The Congress-led coalition government in Maharashtra suffered a severe jolt on Friday with the commission probing the alleged Adarsh housing society scam indicting three former chief ministers, several other politicians and some bureaucrats.
“Adarsh is … a shameless tale of blatant violations of statutory provisions, rules and regulations. It reflects the greed, nepotism and favouritism on the part of people who were in one way or the other associated with Adarsh. … Some persons not satisfied with the allotment of one single flat have tried and succeeded in securing flats for their near and dear ones. They went to the extent of benami transactions in violation of provisions. That such an episode should take place in Maharashtra is a matter of deep regret,” reads the much-awaited report of the commission, consisting of retired high court judge JA Patil and former chief secretary P Subrahmanyam, that was tabled in both Houses of the legislature on the last day of the winter session.
The three former chief ministers named are late Vilasrao Deshmukh, Sushilkumar Shinde and Ashok Chavan. Chavan was even chargesheeted by the CBI, but a few days ago the governor refused sanction to prosecute him. Other prominent names are Shivajirao Patil Nilangekar, former revenue minister, Sunil Tatkare and Rajesh Tope, both former urban development ministers.
The commission found 25 of the Adarsh society's 102 members ineligible to own a flat and 22 cases of benami purchase of flats. Devyani Khobragade, the Indian diplomat at the centre of a row with the US, was among those ineligible. Suresh Prabhu, Shiv Sena leader and former Union minister, and Ajay Sancheti, BJP member of Parliament, have also been indicted.
Among the 13 terms of reference the commission investigated were whether the land belonged to the state government and if the plot was reserved for families of Kargil martyrs. These were covered in Part 1 of the report that was accepted by the government. The findings with regard to the rest of the 11 terms of reference (contained in Part 2) were rejected by the government.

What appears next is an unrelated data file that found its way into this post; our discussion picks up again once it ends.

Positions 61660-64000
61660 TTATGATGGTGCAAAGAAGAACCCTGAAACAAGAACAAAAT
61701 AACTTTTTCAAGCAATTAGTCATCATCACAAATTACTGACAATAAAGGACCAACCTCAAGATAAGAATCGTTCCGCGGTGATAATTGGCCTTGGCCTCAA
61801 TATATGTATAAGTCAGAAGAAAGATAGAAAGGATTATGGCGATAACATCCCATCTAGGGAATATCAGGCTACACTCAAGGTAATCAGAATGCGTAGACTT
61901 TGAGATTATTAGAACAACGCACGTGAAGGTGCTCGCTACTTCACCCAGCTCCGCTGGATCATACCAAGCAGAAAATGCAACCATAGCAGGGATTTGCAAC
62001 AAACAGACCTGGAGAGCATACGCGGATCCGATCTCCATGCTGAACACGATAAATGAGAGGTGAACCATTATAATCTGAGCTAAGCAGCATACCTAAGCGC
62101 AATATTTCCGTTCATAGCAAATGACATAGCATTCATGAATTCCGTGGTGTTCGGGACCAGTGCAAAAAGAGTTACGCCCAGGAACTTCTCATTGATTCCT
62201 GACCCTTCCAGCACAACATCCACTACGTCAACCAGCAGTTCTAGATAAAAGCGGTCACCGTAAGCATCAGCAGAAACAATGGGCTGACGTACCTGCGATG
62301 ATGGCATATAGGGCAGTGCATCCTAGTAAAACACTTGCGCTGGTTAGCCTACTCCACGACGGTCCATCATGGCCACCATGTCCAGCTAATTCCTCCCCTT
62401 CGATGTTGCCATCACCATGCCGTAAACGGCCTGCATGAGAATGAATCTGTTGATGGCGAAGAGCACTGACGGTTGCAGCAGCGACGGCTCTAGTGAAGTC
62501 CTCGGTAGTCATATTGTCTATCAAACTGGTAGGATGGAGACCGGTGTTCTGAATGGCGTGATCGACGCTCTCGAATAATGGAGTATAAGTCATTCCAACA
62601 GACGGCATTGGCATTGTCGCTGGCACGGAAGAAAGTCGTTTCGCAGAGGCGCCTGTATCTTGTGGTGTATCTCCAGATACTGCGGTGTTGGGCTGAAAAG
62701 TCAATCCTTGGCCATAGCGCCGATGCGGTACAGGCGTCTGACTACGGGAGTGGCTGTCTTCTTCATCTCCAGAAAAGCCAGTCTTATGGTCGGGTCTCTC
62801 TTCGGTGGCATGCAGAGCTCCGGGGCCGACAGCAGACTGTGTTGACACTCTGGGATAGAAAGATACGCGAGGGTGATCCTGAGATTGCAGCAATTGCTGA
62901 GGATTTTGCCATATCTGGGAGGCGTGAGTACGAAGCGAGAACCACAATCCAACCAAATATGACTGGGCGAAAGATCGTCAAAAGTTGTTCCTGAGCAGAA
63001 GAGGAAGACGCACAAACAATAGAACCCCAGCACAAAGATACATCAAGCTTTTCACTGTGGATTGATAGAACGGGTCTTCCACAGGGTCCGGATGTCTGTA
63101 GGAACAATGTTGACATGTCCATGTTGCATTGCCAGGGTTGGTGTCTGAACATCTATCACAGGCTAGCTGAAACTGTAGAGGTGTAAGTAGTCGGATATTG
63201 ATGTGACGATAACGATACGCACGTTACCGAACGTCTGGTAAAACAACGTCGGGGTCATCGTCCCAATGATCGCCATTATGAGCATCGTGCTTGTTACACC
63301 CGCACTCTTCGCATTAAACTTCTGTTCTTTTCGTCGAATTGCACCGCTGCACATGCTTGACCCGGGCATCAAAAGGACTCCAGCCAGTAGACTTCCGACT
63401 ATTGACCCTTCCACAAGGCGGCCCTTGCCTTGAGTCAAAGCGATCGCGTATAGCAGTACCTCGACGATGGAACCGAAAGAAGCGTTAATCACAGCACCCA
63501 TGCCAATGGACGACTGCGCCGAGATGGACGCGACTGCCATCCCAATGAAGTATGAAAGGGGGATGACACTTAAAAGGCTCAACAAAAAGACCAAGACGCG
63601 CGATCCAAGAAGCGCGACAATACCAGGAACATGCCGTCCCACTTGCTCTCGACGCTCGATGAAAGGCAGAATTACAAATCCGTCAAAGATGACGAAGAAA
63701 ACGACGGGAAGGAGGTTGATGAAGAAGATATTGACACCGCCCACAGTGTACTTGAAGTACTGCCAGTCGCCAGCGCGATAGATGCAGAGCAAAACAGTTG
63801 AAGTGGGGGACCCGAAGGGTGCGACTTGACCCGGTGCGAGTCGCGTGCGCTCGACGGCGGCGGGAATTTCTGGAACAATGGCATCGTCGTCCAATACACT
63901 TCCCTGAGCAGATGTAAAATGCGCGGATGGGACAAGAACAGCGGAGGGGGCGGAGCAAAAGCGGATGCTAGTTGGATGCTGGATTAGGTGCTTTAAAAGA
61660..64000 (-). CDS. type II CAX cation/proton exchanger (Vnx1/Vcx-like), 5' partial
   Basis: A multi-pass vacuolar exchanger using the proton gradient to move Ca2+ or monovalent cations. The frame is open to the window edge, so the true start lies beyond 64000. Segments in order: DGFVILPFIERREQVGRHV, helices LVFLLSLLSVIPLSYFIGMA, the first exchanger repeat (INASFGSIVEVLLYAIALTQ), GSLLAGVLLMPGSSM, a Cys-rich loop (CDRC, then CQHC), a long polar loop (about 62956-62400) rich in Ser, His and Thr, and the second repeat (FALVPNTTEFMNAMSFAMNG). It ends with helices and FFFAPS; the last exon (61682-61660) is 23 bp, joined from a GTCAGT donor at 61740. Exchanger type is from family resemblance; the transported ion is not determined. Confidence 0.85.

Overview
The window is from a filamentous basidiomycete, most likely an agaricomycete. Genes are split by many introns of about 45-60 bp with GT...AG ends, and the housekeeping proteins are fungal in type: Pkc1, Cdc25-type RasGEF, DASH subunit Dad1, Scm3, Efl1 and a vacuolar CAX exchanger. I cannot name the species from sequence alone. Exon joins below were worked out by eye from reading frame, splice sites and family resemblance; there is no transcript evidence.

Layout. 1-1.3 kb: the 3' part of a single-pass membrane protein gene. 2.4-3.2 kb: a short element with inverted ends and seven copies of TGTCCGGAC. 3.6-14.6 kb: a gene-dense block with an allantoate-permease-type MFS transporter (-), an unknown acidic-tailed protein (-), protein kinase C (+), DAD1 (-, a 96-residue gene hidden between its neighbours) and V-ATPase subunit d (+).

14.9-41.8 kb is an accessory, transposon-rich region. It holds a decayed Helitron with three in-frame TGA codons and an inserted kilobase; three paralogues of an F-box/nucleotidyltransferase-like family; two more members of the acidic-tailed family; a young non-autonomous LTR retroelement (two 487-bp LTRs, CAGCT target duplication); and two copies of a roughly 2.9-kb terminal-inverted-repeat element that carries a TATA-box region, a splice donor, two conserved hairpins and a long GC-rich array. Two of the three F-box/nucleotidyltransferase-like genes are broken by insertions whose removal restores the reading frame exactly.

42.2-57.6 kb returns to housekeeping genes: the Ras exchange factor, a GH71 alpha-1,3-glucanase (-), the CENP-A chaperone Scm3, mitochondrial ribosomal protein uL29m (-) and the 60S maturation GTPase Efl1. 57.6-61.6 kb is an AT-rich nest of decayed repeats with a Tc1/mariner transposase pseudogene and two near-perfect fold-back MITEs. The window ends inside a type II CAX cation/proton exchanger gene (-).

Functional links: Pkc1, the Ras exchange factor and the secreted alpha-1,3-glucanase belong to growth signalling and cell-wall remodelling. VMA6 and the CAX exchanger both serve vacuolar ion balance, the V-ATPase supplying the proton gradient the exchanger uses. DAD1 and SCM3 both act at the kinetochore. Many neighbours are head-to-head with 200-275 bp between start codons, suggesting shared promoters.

“We tabled Part 2 of the report and we have accepted the commission’s findings that the land belonged to Maharashtra government and that the Adarsh plot was not reserved for martyrs of the Kargil war. However, I would not want to talk about other findings of the commission as the Cabinet has rejected that part,” chief minister Prithviraj Chavan told journalists.
While Chavan did not give any reasons, it was clearly a political decision. It seems that the chief minister had referred the matter to the Congress high command which advised him on the course of action.
Vinod Tawde, BJP leader and leader of the Opposition in the legislative council, said that the chief minister who was regarded to have a clean image had shown by this decision that he supports corruption. He said that his party would approach the court and undertake a campaign among the people about “how the government is cheating them”.
The commission said the reduction of the width of Capt Prakash Pethe Marg and change of reservation of a portion of this land to residential was not in accordance with the provisions of the Maharashtra Regional Town Planning Act. The deletion of the plot reserved for the BEST and its conversion to residential and allotment to the Adarsh society was also not in accordance with the law. It also found that approval of the height of 47.40 m for the building was a violation of the Development Control Regulations 1967 and that the land comes under the Coastal Regulation Zone 11.
The report was severe on Ashok Chavan, stating that there was a clear nexus between the actions of the former chief minister and the benefit derived by his close relatives in the form of membership of Adarsh society. It found that requisite permissions/clearances were granted by Chavan as quid pro quo. All three relatives of Chavan were ineligible for the flats.
Also accused of quid pro quo are former speaker Babasaheb Kupekar, former Mumbai collector Pradeep Vyas, former state officers PV Deshmukh and Ramanand Tiwari, and Satyasandha Vinayak Barve, the father of IPS officer Sanjay Barve.
The commission said Vilasrao Deshmukh's decisions issuing a letter of intent on the land and granting additional FSI were improper, not justifiable and not in the public interest.
The commission report stated that both Patil Nilangekar and Shinde, showed undue haste in approving the use of the land for the building. It also criticized Tatkare and Tope for unwarranted attempts to favour Adarsh society without any authority.
Former Mumbai municipal commissioner Jairaj Phatak has been accused of taking a decision on the building without considering the recommendations of the high-rise committee.